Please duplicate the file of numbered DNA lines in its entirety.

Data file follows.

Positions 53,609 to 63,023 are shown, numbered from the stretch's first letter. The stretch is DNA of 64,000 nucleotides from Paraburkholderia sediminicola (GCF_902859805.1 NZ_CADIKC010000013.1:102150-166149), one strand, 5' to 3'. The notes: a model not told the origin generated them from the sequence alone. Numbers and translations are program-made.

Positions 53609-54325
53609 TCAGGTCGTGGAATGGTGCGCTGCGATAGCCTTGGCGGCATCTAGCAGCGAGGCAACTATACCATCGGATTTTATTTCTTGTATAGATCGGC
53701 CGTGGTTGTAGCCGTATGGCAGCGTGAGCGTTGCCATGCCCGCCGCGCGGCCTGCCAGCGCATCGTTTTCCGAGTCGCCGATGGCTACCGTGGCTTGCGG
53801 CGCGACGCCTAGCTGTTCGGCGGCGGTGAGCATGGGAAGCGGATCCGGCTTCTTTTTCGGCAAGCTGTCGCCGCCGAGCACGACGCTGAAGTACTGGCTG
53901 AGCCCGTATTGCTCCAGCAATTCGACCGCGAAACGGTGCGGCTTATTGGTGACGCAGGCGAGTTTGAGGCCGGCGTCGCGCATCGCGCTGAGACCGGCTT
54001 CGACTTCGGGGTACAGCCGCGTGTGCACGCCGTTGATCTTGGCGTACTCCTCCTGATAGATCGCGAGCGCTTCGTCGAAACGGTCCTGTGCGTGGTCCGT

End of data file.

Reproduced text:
Positions 53,609 to 63,023 are shown, numbered from the stretch's first letter. The stretch is DNA of 64,000 nucleotides from Paraburkholderia sediminicola (GCF_902859805.1 NZ_CADIKC010000013.1:102150-166149), one strand, 5' to 3'. The notes: a model not told the origin generated them from the sequence alone. Numbers and translations are program-made.

Positions 53609-54325
53609 TCAGGTCGTGGAATGGTGCGCTGCGATAGCCTTGGCGGCATCTAGCAGCGAGGCAACTATACCATCGGATTTTATTTCTTGTATAGATCGGC
53701 CGTGGTTGTAGCCGTATGGCAGCGTGAGCGTTGCCATGCCCGCCGCGCGGCCTGCCAGCGCATCGTTTTCCGAGTCGCCGATGGCTACCGTGGCTTGCGG
53801 CGCGACGCCTAGCTGTTCGGCGGCGGTGAGCATGGGAAGCGGATCCGGCTTCTTTTTCGGCAAGCTGTCGCCGCCGAGCACGACGCTGAAGTACTGGCTG
53901 AGCCCGTATTGCTCCAGCAATTCGACCGCGAAACGGTGCGGCTTATTGGTGACGCAGGCGAGTTTGAGGCCGGCGTCGCGCATCGCGCTGAGACCGGCTT
54001 CGACTTCGGGGTACAGCCGCGTGTGCACGCCGTTGATCTTGGCGTACTCCTCCTGATAGATCGCGAGCGCTTCGTCGAAACGGTCCTGTGCGTGGTCCGT